Public 'deserves truth' about Duterte's health – senators

MANILA, Philippines (2nd UPDATE) – Several senators are demanding full disclosure on President Rodrigo Duterte's health after the Chief Executive went on a 4-day "rest" that fanned rumors about his physical condition.

Detained Senator Leila de Lima called for "transparency and accountability" from Malacañang and said the public must know the "truth" about Duterte's state of health.

"The public needs to be fully informed. Knowing the truth about the President's state of health is both a matter of public interest and national security," De Lima said in a statement from Camp Crame, where she is detained, on Thursday, June 15.

She said the public does not need this kind of uncertainty "at a time when the AFP (Armed Forces of the Philippines) is waging a war against terrorists in Marawi."

"For the past several days, the men and women of our uniformed service have remained in their post, have continued to discharge their solemn duty to defend the Filipino people, and some have even made the ultimate sacrifice in the line of duty. Amidst their continued and constant service, where is the President? Where is our Commander-in-Chief?" she added.

Duterte had been out of the public eye since Monday, June 12, Independence Day. He skipped his first Independence Day celebration and had "rest time" for the next 3 days "due to fatigue" from his "brutal" schedule of going to wakes of soldiers killed in Marawi, and visiting injured government troops.

'Matter of public concern'

Senator Panfilo Lacson said in a statement on Friday, June 16, that the President's health is "a matter of public concern."

"The health of the president of any country is not his or his family's private affair alone. It is a matter of public concern. Having said that, it behooves Malacañang to disclose the current state of health of the President if only to quell any speculation about his health. The public deserves nothing less," Lacson said.

He said the public would "surely understand" the kind of stress the President had been going through, especially in view of the Marawi crisis where government troops are fighting local terrorist groups.

"They will surely understand that PRRD is presently exposed to all kinds of stress and physical exhaustion due to the numerous problems besetting the country, not to mention the sight of our soldiers being transported in coffins by military aircraft with all the grieving families waiting to bring them to their respective provinces. That indeed is very stressful," Lacson said.

Senator Francis Pangilinan said that while he "accepts" the official explanation that the President needed to rest, Malacañang should be transparent about his medical condition, if any.

"While I accept the explanation of Malacañang that he was tired and needed rest, the 4-day absence was a concern considering the current situation. Having said that, if the President has a medical condition preventing him from fulfilling his duties as Commander-in-Chief and is not simply 'just resting' then the public deserves to know the truth," Pangilinan said.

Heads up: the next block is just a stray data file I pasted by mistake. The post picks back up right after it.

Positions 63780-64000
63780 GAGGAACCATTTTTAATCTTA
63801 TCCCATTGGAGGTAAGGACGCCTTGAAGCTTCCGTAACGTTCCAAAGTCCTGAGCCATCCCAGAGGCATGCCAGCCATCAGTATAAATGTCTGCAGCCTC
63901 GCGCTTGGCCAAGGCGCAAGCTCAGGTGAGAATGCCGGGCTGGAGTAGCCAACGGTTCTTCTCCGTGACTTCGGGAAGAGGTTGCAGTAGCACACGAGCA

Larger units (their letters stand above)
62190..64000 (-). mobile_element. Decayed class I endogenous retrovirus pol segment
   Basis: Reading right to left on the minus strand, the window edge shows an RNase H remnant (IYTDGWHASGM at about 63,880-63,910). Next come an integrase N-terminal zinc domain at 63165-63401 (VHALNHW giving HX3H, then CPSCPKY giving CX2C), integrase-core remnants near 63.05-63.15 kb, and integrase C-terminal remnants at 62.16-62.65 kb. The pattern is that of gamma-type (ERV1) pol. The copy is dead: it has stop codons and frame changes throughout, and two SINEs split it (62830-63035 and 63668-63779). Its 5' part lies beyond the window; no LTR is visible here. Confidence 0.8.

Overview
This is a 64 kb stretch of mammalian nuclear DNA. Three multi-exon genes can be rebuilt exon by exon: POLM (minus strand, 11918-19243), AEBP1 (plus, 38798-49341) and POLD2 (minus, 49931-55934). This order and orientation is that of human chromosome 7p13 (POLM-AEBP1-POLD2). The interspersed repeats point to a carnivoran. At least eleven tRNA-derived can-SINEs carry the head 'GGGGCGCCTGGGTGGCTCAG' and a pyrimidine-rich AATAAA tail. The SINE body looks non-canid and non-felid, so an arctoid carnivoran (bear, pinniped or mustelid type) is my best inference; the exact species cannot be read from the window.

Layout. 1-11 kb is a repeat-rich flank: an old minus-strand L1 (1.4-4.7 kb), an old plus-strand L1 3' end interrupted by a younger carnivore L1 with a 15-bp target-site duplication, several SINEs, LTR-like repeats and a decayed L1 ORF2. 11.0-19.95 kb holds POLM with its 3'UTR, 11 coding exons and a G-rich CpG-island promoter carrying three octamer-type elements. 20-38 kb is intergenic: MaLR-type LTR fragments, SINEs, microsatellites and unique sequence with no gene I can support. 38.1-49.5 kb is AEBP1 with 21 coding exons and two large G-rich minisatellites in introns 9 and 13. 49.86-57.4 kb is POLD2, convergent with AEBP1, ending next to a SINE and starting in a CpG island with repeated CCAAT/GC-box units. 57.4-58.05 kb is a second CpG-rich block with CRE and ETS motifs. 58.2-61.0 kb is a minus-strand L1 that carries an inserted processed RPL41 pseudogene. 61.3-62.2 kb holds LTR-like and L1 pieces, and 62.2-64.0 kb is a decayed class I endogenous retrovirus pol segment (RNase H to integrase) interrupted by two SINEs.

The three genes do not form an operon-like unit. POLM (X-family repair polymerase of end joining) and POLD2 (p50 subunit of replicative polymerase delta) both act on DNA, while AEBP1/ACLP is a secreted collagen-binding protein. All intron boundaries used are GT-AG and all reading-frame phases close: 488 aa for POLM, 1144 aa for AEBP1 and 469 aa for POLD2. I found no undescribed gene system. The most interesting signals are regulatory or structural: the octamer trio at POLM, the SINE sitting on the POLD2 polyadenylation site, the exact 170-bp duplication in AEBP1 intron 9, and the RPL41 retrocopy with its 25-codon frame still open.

Question of obligation

Citing the 1987 Constitution, De Lima also said it is Malacañang's "moral obligation" to be transparent and accountable to the public about their leader's condition.

Article 7, Section XII states that in case of serious illness of the President, the public shall be informed of the state of his health.

"Of course, Malacañang is well within the constitutional bounds when it refuses to fully inform the public about the President's 'vacation,' but it is also its moral obligation to go beyond what the Constitution requires. This is called transparency and accountability, two words that are already lost to this administration and its senior cabinet officials," the senator said.

Senate President Aquilino Pimentel III had a different take on the matter. He said Malacañang is only obligated to  make a public announcement on the President’s illness if it’s serious.

“If the president is sick with an illness, Malacanang has the obligation to inform the public,” said the senator, a party mate of Duterte.

“If the president is merely resting or doesn't feel well or has slight fever or flu or LBM, There is no need to make a public announcement about that. Since there is no public statement from Malacañang Palace, then that means the cause of the absence of the President from the public eye is a minor one,” Pimentel added.

Malacañang had insisted that the President is "definitely" not sick and released photos of the Chief Executive late Thursday afternoon, apparently to settle speculations about his health.

In separate interviews, Chief Presidential Legal Counsel Salvador Panelo and Philippine National Police (PNP) chief Director General Ronald dela Rosa said Duterte was "very lively" and "upbeat" when they had separate phone conversations with him during his period of rest.

The President's health was the focus of a media briefing at the Palace on Thursday, Duterte's 4th straight day of rest. This is the longest he has gone without any official activities.

His last public appearance was on Sunday evening, June 11, when he witnessed the arrival honors for Marines who were killed in Marawi City. – Rappler.com

Camille Elemia

Camille Elemia is Rappler's lead reporter for media, disinformation, and democracy. She won an ILO award in 2017. She received the prestigious Fulbright-Hubert Humphrey fellowship in 2019, allowing her to further study media and politics in the US. Email camille.elemia@rappler.com

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